[John White mugshots via Jonathan Turley; arm wrestling image by ongchewpeng via Deviant Art.]

More Education = Less Religion

Does more education lead to less religion?

Freakonomics author Stephen Dubner says yes, and he bases that on a study by Daniel Hungerman, an economist at Notre Dame who studies religious faith. Hungerman, using an exclusively Canadian data set, concluded that

…higher levels of education lead to lower levels of religious participation later in life. An additional year of education leads to a 4-percentage-point decline in the likelihood that an individual identifies with any religious tradition; the estimates suggest that increases in schooling can explain most of the large rise in non-affiliation in Canada in recent decades.

Of course, this is not at all the same as saying that the religious are less intelligent. For those who care to wade into that minefield, there’s Prof. Helmuth Nyborg’s 2008 study. Nyborg correlated religiosity and IQ, and found that

…atheists scored an average of 1.95 IQ points higher than agnostics, 3.82 points higher than liberal persuasions, and 5.89 IQ points higher than dogmatic persuasions.

In a separate research project that involved IQ levels of almost 7,000 U.S. adolescents, Nyborg and a fellow academic, Prof. Richard Lynn, concluded that atheists scored six IQ points higher than non-atheists. They also found that at the international level, the nations with the biggest populations of atheists are the ones that scored highest for overall intelligence.

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Fundamentalists are very often wary of children receiving a good (higher) education, and now we know that, in their own warped way, they’re completely right.

[image via pkpolitics]

Time Discovers Faith’s Dark Side

In my lifetime, people of faith will probably always be allowed more manifestations of loopiness than non-believers.

If, as a secular American, I go around licking fenceposts every afternoon, and occasionally smash my forehead into one, it probably won’t be long until a kindly police officer takes me on a ride to the nearest mental hospital.

But if I claim that my behavior is my small congregation’s way of honoring Jesus’s sacrifice — a form of penitence that allows us to spiritually travel “nearer, my God, to thee” — chances are excellent that I will be left alone. I might even draw a bit of quiet admiration for my sefless devotional sacrifice.

That said, there seems to be an increasing awareness that not all forms of religiosity are healthy. “Religious Trauma Syndrome” (RTS) is a pathology that’s no longer easily dismissed; and even Time magazine, which can hardly be accused of being hostile to religion, now wishes to temper its zeal in spreading the notion that faith is necessarily a force for good.

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Can Your Child Be Too Religious? Time asks — and with some equivocating, the answer the magazine gives is a clear yes.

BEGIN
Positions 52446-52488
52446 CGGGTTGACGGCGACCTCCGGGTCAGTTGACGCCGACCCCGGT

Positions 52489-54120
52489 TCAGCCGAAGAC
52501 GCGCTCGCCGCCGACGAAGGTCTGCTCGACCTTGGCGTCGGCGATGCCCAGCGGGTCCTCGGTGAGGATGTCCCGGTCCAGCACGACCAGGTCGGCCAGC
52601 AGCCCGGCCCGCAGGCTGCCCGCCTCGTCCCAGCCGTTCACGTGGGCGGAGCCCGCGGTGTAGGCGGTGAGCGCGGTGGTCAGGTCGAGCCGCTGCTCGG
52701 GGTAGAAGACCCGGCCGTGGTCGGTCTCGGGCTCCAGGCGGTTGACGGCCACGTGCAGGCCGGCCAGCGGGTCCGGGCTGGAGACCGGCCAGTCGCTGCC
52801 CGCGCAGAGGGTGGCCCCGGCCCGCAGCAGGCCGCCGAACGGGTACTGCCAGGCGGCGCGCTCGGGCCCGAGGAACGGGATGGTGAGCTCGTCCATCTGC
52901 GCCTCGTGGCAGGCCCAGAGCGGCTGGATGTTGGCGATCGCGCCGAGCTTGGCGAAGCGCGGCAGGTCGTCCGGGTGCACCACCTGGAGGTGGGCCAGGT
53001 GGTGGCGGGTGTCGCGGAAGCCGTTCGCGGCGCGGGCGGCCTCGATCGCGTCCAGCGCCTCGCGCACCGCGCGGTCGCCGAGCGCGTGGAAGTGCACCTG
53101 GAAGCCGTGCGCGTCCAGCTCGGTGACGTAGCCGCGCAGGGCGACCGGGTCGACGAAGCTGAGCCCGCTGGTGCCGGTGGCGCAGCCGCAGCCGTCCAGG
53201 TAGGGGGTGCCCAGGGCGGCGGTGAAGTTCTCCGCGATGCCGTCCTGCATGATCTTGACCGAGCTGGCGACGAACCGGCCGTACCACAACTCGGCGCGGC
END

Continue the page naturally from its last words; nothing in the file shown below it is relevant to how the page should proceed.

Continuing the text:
Religion can be a source of comfort that improves well-being. But some kinds of religiosity could be a sign of deeper mental health issues. …

Your child’s devotion may be a great thing, but there are some kids whose religious observances require a deeper look. For these children, an overzealous practice of their family faith — or even another faith  — may be a sign of an underlying mental health issue or a coping mechanism for dealing with unaddressed trauma or stress. …

Some children suffer from scrupulosity, a form of OCD that involves a feeling of guilt and shame. Sufferers obsessively worry that they have committed blasphemy, been impure or otherwise sinned. They tend to focus on certain rules or rituals rather than the whole of their faith. They worry that God will never forgive them. And this can signal the onset of depression or anxiety, says John Duffy, a Chicago area clinical psychologist specializing in adolescents. “Kids who have made ‘mistakes’ with sex or drug use,” he says, “may have trouble forgiving themselves.”

Seems self-evident, but it’s nice to see the psychological downsides of faith acknowledged in a mainstream publication.

Such fastidiousness to religious practices may not seem so harmful, but extreme behavior such as delusions or hallucinations may be a sign of serious mental illness. Seeing and hearing things that are not there can be symptoms of manic-depressive, bipolar disorder, or early onset schizophrenia. But parents may be less attuned to such unhealthy behavior when it occurs under the guise of faith.

Whole story here.

[image via aclj.org]

Pastor Loves Jesus Child Porn

In Norfolk, VA,

The pastor of Trinity Lutheran Church on Granby Street was arraigned in General District Court [yesterday] morning and remains in custody on child pornography charges. David William Smith, 35,  was arrested Wednesday on 10 counts of possession of child pornography.

Police approached Smith on Tuesday and he waived his right to an attorney, Copeland said. The pastor confessed to police, spoke with his attorney the next day and was arrested, his lawyer said.

Copeland said Smith also taught youth classes at the church, which has a few hundred members. “He’s a good man with a problem,” Copeland said.

Smith was placed on leave from the church and will not be allowed on campus, according to an announcement on the church’s Facebook page.

A Most Spiritual Child Rapist Faces Life in Prison

The Right Honorable Reverend Arnold Mathis loves to sanctify teenagers with his blessed cock.

The Florida pastor did it in the early nineties, when he committed “lewd and lascivious assault” on a child in Leon County.

Despite his being a registered sex offender, church authorities put Mathis on the payroll upon his release, which meant that they gave him the chance to abuse his authority to try and rape again. And did he ever.